Resident Evil Code: Veronica X Hands-On

Resident Evil Code: Veronica has undergone a number of changes in its port over to the PlayStation 2. We had a chance to sit down with the import version to check out these improvements for ourselves.


Resident Evil Code: Veronica, which was praised as the best chapter in the series, has undergone a number of changes in its port over to the PlayStation 2. While the story, graphics, audio, and gameplay remain essentially unchanged, a few of the additions promise to be substantial enough to attract even those who played through and thoroughly enjoyed the Dreamcast version. We had a chance to sit down with the import version of Resident Evil Code: Veronica X and were able to check out these improvements for ourselves.

To the untrained eye, the opening cinemas seem virtually identical to those found in the Dreamcast version of Code: Veronica. While only the smallest of details separate Code: Veronica X from its namesake, the hardware capabilities, and limitations, of the PS2 make themselves readily apparent. The loading screens, which feature doorways and stairwells as the survival-horror genre dictates, take a bit longer than suspense would require, although not by any means longer than those found in the Dreamcast version. In addition, jagged lines were noticeable along the side of Claire Redfield's face during a few of the opening cinematic sequences, and a strange blurring effect seemed to saturate the entire look of the game. Many of the outdoor sequences appeared to have an almost washed-out look, where the lines that separated the environments, the backgrounds, and the like-colored zombies were fuzzy. Whether this haziness was intended, or simply a byproduct of the PS2 architecture, is unclear. However, it goes without saying that the quality of the FMV and environments remains on par with that of the Dreamcast version, which is more than impressive. The lighting effects throughout the game are impressive, and your ability to seamlessly shed additional light on any area of the game in real time remains as noticeable a feat as ever. The textures have been improved slightly, mostly noticeably so in the prerendered sequences. Overall, the graphics seem slightly less sharp than those found on the Dreamcast, but they make up for it with a smooth look that one might feel adds to the atmosphere. The camera work is scene-to-scene identical in placement and transition to that found in the first trek through Code: Veronica, while the analog control on the PS2 controller performs as well as can be expected but still ends up being a bit clunky for those not used to Resident Evil-style controls. The same excellent sound and palpable atmosphere from the original Code: Veronica can be found pervading this port, which should do much for the pleasure of those with a Dolby Surround sound setup.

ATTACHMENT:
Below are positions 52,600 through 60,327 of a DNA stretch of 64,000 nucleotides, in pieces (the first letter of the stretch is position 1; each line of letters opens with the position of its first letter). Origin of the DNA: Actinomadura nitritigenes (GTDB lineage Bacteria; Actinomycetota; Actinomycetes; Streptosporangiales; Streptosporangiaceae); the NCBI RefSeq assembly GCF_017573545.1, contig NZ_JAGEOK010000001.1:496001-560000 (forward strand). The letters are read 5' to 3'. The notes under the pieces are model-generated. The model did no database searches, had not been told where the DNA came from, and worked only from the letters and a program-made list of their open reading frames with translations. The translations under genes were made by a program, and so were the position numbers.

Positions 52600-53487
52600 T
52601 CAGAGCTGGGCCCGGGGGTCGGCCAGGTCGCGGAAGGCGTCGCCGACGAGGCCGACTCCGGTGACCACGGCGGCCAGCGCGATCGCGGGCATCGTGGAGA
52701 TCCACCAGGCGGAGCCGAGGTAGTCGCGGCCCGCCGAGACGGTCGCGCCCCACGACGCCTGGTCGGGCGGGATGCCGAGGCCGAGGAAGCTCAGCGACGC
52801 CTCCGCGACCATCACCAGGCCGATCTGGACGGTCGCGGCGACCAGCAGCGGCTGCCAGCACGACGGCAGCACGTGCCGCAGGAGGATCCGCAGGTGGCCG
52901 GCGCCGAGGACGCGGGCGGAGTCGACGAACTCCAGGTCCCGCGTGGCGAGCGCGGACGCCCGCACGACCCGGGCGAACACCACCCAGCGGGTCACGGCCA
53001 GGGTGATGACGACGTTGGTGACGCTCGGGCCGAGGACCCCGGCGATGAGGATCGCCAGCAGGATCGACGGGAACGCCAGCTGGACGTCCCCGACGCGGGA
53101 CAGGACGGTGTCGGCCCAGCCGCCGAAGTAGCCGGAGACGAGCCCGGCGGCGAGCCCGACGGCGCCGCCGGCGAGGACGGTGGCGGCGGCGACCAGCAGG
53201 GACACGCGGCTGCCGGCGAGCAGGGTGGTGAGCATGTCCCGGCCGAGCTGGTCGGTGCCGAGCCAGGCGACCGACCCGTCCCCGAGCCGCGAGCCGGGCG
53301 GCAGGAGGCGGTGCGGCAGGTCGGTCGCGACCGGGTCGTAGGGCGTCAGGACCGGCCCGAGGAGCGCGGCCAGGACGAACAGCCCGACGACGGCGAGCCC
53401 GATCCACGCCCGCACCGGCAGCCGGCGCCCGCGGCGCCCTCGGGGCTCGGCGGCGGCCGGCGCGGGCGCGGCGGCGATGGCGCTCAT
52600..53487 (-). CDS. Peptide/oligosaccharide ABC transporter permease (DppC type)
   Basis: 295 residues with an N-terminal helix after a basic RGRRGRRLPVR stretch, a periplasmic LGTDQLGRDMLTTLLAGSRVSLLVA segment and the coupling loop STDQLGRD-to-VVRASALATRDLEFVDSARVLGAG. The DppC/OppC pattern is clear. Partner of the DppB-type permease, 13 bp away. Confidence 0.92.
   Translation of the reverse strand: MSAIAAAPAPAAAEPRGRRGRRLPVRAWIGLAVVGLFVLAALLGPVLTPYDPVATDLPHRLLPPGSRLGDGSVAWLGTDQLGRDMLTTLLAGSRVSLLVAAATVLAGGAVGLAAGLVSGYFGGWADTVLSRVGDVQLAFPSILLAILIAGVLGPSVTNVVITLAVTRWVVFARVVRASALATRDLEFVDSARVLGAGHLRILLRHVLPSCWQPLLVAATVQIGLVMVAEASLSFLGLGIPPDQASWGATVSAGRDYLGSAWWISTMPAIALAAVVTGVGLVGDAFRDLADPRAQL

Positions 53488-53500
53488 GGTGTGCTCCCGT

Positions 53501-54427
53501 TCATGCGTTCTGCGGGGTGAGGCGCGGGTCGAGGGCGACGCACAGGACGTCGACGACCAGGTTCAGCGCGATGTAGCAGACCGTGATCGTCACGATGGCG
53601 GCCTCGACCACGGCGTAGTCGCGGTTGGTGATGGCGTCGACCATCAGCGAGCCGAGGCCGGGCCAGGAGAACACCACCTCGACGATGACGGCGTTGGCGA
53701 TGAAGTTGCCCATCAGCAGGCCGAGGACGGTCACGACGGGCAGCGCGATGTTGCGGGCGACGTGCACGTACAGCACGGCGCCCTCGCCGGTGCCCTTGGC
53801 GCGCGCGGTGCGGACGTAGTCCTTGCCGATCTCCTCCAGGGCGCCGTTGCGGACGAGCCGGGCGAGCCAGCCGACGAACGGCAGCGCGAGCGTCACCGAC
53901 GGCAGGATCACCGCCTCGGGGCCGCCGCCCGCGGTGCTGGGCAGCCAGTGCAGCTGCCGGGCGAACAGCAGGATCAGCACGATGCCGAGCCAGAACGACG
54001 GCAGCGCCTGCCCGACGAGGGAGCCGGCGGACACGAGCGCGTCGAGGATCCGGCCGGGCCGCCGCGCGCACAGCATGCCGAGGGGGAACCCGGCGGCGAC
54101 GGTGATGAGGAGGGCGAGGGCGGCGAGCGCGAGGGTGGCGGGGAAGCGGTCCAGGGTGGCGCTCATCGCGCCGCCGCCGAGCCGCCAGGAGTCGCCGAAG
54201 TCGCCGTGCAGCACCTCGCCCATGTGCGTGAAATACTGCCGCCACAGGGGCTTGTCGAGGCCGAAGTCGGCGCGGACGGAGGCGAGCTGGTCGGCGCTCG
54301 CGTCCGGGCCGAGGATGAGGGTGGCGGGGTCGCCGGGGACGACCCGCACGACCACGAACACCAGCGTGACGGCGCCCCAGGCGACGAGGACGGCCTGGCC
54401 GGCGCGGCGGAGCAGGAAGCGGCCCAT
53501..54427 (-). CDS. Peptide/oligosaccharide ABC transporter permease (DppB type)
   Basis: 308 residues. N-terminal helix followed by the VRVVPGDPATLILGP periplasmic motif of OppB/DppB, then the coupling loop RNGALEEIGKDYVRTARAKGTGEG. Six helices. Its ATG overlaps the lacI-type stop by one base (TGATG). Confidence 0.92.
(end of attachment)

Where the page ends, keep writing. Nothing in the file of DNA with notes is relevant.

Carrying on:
The diabolical Wesker, best remembered for his deception in the original Resident Evil, receives some eagerly anticipated attention and hands-on treatment in Code: Veronica X. The approximately 10 minutes of new FMV in Code: Veronica X mostly concentrates on revealing more about this character and his involvement with Umbrella and their shady dealings. Fans of the Resident Evil series who haven't had the chance to play the amazing Code: Veronica would do well to look into Code: Veronica X when it's released for the PS2. Whether or not the additions are enough to merit a second look by fans of the Dreamcast version will of course be dependent on how much survival-horror they're looking for. A stateside release is expected in July 2001.

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